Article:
Eighty swans have been removed from the River Thames due to a mystery oil spill which is baffling authorities.
Thames Water was called out at 10:30pm last night to the stretch of river between Windsor Bridge and Eton Bridge.
Bob Lang, a volunteer at the charity Swan Lifeline, said he had seen scenarios of this nature in his 20 years at the charity but "nothing like this".
The Environment Agency, with assistance from Thames Water, is investigating the source of the spillage but said it is "quite unlikely" they will find the source due to most of the oil having dispersed leaving just isolated pockets.
Mr Lang said: "I've seen it before but nothing like this. I've been coming for about 20 years."
Around 20 volunteers have been working to remove the swans from the river and so far about 80 of them have been lifted off - with more work to do, Mr Lang said.
"We have a set procedure. We have to get the oil off the feathers and then we dry them and let them preen themselves as much as they can.
"They have to be with us for a few days," he said.
Mr Lang said that swallowing oil can damage the swans' internal organs.
He added: "Whoever did it appears to have got away with it."
A spokeswoman for the Environment Agency said a member of the public contacted them to report a "pollution in the river".
The Environment Agency then contacted Thames Water due to the possibility it was coming from the surplus drainage network.
The spokeswoman said: "There's no guarantee we'll find the source."
In a statement, Thames Water said: "We are currently assisting the Environment Agency to try and determine the cause of an oil spill in Windsor and to help with the clean-up operation.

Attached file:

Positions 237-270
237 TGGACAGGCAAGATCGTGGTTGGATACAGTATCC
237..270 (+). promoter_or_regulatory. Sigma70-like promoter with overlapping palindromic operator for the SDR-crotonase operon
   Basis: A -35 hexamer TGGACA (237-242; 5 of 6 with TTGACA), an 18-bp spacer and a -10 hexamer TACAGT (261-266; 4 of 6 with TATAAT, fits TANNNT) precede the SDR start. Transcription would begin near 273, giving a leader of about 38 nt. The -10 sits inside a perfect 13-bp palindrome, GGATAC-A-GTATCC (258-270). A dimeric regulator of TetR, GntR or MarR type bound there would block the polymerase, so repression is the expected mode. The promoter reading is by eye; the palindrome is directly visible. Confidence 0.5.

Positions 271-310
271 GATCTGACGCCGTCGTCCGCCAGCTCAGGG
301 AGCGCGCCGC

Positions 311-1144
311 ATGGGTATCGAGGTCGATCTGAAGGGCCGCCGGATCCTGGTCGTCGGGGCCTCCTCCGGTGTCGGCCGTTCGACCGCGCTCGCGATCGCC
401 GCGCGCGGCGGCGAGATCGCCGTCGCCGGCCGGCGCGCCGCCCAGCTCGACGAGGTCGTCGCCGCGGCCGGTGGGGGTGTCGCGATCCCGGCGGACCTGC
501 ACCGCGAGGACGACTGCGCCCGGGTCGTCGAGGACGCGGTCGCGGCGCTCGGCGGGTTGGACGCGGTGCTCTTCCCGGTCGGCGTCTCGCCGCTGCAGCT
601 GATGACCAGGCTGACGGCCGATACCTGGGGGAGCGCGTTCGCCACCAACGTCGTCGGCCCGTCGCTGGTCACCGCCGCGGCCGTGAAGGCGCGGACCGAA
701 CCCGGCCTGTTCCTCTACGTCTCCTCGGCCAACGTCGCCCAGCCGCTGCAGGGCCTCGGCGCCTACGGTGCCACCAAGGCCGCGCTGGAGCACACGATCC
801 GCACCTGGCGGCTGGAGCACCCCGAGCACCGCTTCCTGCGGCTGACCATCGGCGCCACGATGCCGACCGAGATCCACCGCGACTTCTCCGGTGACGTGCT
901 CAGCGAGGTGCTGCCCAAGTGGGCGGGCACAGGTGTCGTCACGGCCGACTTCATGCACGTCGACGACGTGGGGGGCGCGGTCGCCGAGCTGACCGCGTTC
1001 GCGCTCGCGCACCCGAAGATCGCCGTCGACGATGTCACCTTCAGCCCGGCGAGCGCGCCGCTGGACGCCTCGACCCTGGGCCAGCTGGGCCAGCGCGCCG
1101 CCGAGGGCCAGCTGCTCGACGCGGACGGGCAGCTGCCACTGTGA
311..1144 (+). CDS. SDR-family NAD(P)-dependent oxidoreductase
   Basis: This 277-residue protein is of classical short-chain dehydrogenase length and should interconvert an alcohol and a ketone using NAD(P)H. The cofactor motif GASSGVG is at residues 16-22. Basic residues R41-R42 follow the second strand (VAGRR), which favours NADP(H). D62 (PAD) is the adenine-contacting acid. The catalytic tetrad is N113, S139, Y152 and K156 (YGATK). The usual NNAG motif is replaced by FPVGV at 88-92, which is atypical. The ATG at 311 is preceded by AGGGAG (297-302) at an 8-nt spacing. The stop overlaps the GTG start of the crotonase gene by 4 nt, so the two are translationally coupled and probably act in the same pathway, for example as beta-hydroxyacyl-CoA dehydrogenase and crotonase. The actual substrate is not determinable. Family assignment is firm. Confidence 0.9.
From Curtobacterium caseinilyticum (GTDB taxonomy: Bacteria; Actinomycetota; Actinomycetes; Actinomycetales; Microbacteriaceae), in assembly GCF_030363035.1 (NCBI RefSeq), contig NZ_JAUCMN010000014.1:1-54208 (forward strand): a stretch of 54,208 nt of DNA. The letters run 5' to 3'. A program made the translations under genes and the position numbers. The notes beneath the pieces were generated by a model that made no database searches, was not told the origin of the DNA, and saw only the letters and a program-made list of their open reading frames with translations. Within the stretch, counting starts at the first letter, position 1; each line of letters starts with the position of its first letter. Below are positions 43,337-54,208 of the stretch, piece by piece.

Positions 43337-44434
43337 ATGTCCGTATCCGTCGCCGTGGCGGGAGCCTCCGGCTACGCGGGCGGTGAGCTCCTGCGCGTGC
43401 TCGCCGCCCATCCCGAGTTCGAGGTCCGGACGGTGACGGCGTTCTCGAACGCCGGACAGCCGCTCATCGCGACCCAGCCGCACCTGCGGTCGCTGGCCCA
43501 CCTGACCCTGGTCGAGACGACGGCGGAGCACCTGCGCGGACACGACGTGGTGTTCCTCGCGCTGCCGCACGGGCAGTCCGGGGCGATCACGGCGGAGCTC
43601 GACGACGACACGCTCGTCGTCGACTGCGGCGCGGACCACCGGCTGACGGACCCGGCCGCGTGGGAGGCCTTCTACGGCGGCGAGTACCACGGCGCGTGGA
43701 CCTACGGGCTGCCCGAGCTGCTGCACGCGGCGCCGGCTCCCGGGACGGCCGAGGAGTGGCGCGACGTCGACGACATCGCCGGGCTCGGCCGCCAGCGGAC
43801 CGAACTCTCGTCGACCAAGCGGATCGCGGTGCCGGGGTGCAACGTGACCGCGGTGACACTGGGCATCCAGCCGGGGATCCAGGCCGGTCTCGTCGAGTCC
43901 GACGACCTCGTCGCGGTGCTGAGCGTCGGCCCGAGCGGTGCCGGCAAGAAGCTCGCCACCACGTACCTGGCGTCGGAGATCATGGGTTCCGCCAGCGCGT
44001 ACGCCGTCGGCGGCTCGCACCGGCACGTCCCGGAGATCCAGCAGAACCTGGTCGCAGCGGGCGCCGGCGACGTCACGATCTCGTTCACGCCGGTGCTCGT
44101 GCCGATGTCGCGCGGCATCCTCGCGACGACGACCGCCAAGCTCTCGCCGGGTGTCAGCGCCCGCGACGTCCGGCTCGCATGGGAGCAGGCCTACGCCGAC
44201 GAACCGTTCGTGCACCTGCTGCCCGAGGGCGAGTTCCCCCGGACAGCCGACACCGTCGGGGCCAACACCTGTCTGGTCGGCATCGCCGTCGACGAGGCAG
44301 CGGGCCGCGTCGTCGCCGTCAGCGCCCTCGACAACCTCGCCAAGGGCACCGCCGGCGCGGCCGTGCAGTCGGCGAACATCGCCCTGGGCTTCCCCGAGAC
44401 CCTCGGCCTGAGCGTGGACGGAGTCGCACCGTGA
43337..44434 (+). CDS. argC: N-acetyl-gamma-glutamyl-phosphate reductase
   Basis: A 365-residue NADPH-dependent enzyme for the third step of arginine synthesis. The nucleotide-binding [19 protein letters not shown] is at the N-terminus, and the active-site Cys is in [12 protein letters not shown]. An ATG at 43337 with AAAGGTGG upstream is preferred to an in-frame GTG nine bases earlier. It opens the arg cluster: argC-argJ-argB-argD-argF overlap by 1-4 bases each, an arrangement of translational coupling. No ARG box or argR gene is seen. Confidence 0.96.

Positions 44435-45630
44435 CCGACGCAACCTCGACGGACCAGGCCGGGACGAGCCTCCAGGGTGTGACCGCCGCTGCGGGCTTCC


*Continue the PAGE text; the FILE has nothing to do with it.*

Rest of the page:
"Our crews have been out since 10.30pm last night but it is still not clear how this has happened."
In a statement the Environment Agency said: "The Environment Agency received reports last night from members of the public that oil was seen on the River Thames near Eton Bridge in Windsor.
"We immediately contacted Thames Water who attended the site overnight to help identify and isolate any potential source of the pollution.
"Environment Agency Officers have been on site working with Thames Water contractors. They found that oil entering the River Thames had stopped with no oil coming from any of the surface outfalls or other potential sources.
"Most of the oil has dispersed and it is therefore impractical to deploy booms to trap the remaining oil.
"High dilution of the River Thames has minimised the impacts of the pollution.
"In order to minimise the possibility of further oil entering the Thames we will be carrying out riverside checks and will continue to monitor the situation."